John Skelton is a native of Belfast, Northern Ireland. He has been associated with the figurative revival of the Euston Road School of the 1940s and 1950s, and with the Irish plein air tradition.
Many of John Skelton's figures can be read as elegiac: a solitary woman on a sofa, a bather staring listlessly after a swim, a farmer trekking home alone – all caught in a kind of monumental loneliness recalling the best of Edward Hopper, a long-time Skelton hero. Even in his scenes of rural social life – the country fair, the sheebeen – there is at times a sombre note, in a child's sad face, a farmer's stooped back. Yet the vanishing of that world itself carries with another kind of loss.
"The world I see around me is not my world any more," Skelton noted recently. " As you grow old, change makes you sad." Nostalgia has ceased to be respectable – yet Emin can show the beach hut of her childhood to great general acclaim; while we applaud when Hirst dwells on death and decay. In the current atmosphere of noise and youth, it is a point of honour for Skelton to mourn the passing of another world.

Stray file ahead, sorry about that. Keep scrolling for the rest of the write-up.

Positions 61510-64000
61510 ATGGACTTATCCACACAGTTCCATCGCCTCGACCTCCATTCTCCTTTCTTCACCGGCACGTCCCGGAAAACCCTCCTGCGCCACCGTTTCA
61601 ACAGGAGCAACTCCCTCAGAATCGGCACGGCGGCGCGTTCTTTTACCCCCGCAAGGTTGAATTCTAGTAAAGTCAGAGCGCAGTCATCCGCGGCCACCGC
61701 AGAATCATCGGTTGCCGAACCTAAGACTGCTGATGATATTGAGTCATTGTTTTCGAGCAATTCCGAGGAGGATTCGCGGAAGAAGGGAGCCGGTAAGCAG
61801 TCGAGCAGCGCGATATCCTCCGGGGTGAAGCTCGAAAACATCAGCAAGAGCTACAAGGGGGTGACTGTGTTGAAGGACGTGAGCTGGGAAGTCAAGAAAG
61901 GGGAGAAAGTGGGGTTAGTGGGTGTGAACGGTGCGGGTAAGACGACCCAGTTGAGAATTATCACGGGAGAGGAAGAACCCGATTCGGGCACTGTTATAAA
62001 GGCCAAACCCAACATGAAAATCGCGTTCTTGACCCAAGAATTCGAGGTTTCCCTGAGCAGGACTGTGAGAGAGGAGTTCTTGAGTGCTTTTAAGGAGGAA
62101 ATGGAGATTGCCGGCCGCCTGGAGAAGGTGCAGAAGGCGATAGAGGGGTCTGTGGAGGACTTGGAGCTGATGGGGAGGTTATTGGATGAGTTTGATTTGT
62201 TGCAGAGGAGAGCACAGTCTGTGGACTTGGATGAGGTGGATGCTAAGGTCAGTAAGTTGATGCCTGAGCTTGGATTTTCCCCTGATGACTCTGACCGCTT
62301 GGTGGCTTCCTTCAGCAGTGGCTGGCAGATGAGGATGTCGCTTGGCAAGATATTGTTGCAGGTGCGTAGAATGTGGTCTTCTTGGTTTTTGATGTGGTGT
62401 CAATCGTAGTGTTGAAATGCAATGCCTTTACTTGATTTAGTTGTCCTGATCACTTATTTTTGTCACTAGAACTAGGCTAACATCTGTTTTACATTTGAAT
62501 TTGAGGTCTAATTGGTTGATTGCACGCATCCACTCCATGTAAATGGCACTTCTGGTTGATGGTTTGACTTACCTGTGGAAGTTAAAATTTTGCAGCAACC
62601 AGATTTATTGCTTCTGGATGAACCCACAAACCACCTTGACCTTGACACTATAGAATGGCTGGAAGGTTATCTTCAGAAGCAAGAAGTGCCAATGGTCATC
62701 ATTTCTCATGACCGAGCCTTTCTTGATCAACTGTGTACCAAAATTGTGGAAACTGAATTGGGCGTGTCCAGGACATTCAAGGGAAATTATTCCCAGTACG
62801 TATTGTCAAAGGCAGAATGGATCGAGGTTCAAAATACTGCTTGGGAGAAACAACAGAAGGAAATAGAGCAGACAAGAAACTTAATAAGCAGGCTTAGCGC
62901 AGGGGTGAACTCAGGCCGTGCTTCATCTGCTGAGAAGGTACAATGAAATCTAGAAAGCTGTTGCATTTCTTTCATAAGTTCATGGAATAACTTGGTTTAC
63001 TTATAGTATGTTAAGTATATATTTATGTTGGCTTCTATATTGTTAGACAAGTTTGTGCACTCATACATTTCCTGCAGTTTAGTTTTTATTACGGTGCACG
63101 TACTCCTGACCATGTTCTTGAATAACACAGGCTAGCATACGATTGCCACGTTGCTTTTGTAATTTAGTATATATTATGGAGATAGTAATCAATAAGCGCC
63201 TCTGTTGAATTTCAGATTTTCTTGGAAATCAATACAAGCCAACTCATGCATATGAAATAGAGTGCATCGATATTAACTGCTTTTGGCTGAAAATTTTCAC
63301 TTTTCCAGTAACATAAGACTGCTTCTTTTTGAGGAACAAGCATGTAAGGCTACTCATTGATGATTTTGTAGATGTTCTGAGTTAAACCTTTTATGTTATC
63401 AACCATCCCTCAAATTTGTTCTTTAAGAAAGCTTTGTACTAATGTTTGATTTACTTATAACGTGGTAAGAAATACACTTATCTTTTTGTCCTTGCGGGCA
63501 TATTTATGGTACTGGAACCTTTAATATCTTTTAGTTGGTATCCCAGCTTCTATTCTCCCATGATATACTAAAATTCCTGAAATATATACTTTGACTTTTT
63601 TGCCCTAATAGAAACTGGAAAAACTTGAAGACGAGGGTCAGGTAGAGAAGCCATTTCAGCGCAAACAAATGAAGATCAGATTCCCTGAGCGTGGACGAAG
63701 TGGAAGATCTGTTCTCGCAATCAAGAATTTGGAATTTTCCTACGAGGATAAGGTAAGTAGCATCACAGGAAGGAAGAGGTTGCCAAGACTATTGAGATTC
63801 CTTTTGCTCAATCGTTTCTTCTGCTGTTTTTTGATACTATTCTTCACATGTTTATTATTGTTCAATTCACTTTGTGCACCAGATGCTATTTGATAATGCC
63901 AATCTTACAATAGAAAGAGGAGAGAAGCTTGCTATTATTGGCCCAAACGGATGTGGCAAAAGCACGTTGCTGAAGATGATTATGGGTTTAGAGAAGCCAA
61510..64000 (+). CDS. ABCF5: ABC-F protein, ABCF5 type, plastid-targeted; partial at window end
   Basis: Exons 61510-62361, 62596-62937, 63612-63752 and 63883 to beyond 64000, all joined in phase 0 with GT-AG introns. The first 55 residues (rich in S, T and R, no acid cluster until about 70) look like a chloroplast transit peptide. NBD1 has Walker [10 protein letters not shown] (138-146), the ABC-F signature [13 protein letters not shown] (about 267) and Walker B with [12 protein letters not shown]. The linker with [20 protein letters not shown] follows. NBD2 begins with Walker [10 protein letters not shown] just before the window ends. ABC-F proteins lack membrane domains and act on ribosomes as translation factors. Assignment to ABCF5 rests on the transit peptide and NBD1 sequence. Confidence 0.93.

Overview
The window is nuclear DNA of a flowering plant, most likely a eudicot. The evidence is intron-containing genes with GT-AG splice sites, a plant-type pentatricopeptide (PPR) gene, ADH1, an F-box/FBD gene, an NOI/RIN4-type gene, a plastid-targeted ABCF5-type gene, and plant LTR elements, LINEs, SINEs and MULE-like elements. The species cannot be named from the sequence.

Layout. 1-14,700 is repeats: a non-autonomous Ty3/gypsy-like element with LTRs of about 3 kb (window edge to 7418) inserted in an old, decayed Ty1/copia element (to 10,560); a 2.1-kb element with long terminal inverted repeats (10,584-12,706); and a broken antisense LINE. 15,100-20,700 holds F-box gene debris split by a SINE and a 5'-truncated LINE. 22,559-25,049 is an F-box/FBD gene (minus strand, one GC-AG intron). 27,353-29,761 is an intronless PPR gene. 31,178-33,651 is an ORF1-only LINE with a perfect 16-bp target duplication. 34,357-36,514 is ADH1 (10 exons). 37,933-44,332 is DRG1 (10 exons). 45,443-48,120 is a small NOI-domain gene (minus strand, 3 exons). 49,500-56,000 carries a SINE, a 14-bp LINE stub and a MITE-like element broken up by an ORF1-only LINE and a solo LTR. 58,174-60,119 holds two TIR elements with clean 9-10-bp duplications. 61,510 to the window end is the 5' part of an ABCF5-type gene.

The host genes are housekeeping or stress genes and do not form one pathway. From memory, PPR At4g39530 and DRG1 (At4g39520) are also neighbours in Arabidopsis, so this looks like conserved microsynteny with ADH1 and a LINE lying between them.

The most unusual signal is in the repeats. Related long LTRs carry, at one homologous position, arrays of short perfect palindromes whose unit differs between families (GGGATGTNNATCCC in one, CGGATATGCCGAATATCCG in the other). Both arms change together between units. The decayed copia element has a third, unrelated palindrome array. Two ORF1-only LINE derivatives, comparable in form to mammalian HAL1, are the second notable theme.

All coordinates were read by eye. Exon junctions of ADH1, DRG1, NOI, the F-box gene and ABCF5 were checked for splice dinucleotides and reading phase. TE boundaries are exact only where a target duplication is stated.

It is not the fearsome struggle of farmers and fishermen that Skelton venerates. What he values, rather, are those qualities which made them equal to the challenge. He possesses them himself: stubbornness, toughness, sensitivity to the ordinary; and a Skelton painting will always contain and embody them.